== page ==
New answers tagged

0

After some fiddling, I feel I have a satisfactory answer. Define $\omega := [2,\infty) \cap \sigma(T)$, and $P := E(\omega)$. This is a self-adjoint projector by definition of $E$. By symbolic calculus, we have $$((TP - 2P)x,x) = ((T-2I)Px,x) = \int_{\sigma(T)} (\lambda - 2)\chi_{\omega} d(E_\lambda x,x).$$ We know $(E_\lambda x,x)$ is a positive measure ...


0

\begin{align} TP-2P&=(T-2I)P,\\ 2(I-P)-T(I-P)&=-(T-2I)(I-P) \end{align} $P=E[2,\infty)$ does the job because $I-P=E(-\infty,2]$.


3

Let $T=\frac{1}{i}\frac{d}{dt}$ be defined on the domain $\mathcal{D}(T)$ consisting of all absolutely continuous functions $f \in L^2[0,1]$ for which $f(0)=0=f(1)$. More precisely, $f \in \mathcal{D}(T)\subset L^2[0,1]$ is an equivalence class of functions equal a.e. with one element $\tilde{f}$ of the equivalence class that is absolutely continuous on ...


4

Consider the space $H = L^2([0,1],\mu)$, where $\mu$ is the Lebesgue measure. Define $T$ to be the multiplication with the identity function, i.e. $$(Tf)(x) = x\cdot f(x).$$ Since the identity function is bounded, $T$ is bounded ($\lVert T\rVert \leqslant 1$), and since it is real-valued, $T$ is self-adjoint. Clearly $T$ has no eigenvalues, since $$(T - ...


1

Your conjecture is false. It is always the case that $T^{\star}T$ is densely-defined and selfadjoint if $T$ is a closed densely-defined linear operator on a Hilbert Space $H$. Let $H=L^2[0,1]$ and let $\mathcal{AC}[0,1]$ be the absolutely continuous functions on $[0,1]$. Define $T=\frac{d}{dt}$ on the domain $$ \mathcal{D}(T)=\{ f \in \mathcal{AC}[0,1] ...


0

The sequence $x=\{ \cdots,0,0,-1,0,1,0,0,\cdots\}$ where the middle $0$ is $x_0$ is mapped to $\{ \cdots,0,0,\frac{-2}{1^2+1^2},0,\frac{2}{1^2+1^2},0,0,\cdots\}$ under the transformation $T$. That is $Tx=\frac{2}{1^2+1^2}x$. In this way you can see that $\frac{2}{1+n^2}$ is an eigenvalue for $n=1,2,3,\cdots$. And $0$ is an eigenvalue also because $Ty=0$ ...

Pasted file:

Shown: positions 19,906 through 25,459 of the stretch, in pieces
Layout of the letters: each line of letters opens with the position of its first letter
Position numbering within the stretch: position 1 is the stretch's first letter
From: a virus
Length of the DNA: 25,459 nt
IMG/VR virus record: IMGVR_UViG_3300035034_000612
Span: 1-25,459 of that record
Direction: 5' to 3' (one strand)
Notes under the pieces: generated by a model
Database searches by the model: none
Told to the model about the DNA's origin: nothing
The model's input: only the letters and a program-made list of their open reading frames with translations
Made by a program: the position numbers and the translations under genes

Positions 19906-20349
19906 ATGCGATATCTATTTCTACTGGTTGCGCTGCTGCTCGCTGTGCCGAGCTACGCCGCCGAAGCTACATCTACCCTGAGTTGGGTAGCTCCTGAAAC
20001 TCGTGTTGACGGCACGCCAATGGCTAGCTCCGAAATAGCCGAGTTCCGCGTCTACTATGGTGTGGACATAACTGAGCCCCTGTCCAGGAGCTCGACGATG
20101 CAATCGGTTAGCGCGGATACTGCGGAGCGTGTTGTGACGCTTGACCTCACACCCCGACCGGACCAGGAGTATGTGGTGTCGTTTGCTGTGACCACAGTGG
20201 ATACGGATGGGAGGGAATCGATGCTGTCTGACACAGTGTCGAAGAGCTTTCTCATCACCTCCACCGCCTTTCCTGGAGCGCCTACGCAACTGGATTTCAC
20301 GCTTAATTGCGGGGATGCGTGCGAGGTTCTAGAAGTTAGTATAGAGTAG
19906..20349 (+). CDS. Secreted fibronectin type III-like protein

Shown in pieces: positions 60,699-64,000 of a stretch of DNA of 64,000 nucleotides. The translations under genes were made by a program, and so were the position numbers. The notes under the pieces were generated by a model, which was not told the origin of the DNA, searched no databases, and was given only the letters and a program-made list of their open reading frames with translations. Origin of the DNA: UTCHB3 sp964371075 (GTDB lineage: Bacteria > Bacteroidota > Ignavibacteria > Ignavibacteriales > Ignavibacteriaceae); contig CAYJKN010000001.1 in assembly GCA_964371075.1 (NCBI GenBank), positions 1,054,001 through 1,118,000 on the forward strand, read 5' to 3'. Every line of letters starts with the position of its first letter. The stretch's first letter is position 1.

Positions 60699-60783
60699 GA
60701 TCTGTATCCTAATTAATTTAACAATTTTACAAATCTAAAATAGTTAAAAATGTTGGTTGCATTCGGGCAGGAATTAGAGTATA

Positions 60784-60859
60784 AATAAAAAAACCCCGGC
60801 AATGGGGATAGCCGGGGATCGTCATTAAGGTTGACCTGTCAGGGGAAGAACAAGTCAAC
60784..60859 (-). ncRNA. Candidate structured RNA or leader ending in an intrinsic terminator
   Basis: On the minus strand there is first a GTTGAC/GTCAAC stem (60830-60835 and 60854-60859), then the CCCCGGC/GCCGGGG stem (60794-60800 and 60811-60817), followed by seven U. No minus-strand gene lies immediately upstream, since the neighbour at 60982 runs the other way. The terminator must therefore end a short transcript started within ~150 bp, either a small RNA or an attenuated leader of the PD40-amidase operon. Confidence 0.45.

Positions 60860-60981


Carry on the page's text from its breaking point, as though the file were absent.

2

Hint: if $[1-\lambda(n^2+1)]x_n=x_{-n}$ for all $n$, then $[1-\lambda(n^2+1)]x_{-n}=x_{n}$ for all $n$ as well.


-1

Fourier transform does not exist for every signal application.So by introducing the region of convergence in Fourier transform which is known as Laplace Transform one may have indirectly the Fourier transform of signal.


2

In the calculation for the norm of $T$, your evaluation of $(Tx,Tx)$ is wrong. And, in any case, you don't show how the norm would be achieved. Actually, $\|T\|=2$. If you try with $x=(0,1,-1,1,-1,\ldots,1,-1,0,\ldots)$ (with $n$ nonzero entries) you'll get that $$ \|x\|=\sqrt n,\ \ \ \|Tx\|=(1+4(n-1))^{1/2}, $$ so $$ ...


1

As discussed in the comments, we are only left to show that $\Delta f_{\lambda}(x) = - \lambda^2 f_{\lambda}(x)$ The following proof will work if $f \in C^2(\mathbb{R}^n)$ and it, together with all of its partial derivatives up to second order are in $L^1$, so that differentiation under the sign is justified. Also, we need $\widehat{f} \in L^1$, so that all ...


3

Assume $X$ is a Banach space and $A$ is a bounded linear operator on $X$. $\lambda$ is in the point spectrum iff $\mathcal{N}(A-\lambda I) \ne \{0\}$. $\lambda$ is in the continuous spectrum iff $\mathcal{N}(A-\lambda I)=\{0\}$ and $\overline{\mathcal{R}(A-\lambda I)}=X$. Everything else is the residual spectrum. You want $\lambda$ to be in the residual ...


1

I think you can find the spectrum directly. First, $$T((a_j))_i=\sum_{j=2}^{\infty}a_j e_1+\sum_{i=2}^{\infty}a_{i-1} e_i=\sum_{j=2}^{\infty}a_j e_1+a_{i-1}$$ Then $$(T-\lambda I)((a_j))_1=\sum_{j=2}^{\infty}a_j -\lambda a_1,$$ $$(T-\lambda I)((a_j))_i=a_{i-1}-\lambda a_i$$ So if $\lambda$ is an eigenvalue, the second equation implies ...


1

I'm assuming that the functions $\varphi_j$ are real-valued. The Cauchy-Schwartz inequality on $\ell^2(\mathbb{N})$ gives \begin{align*}\sum_{j=1}^{\infty} |\lambda_j \varphi_{j}(x) \varphi_{j}(y)| &= \sum_{j=1}^{\infty} |\sqrt{\lambda_j} \varphi_{j}(x) \sqrt{\lambda_j}\varphi_{j}(y)| \leq \sum_{j=1}^{\infty} \lambda_j \varphi_j(x)^2 ...


3

Write $f=Pf+(I-P)f$; the summands are mutually orthogonal. From the assumption by the spectral theorem you get $$1/2\ge\|(T-3I)f\|\ge \|(T-3I)(I-P)f\|\ge\|(I-P)f\|$$ (the last inequality is true because $(I-P)f$ belongs to the spectral subspace of the set $\{x: \; |x-3|>1\}$, which is the complement of the segment $[2, 4]$). Now the claim follows from the ...



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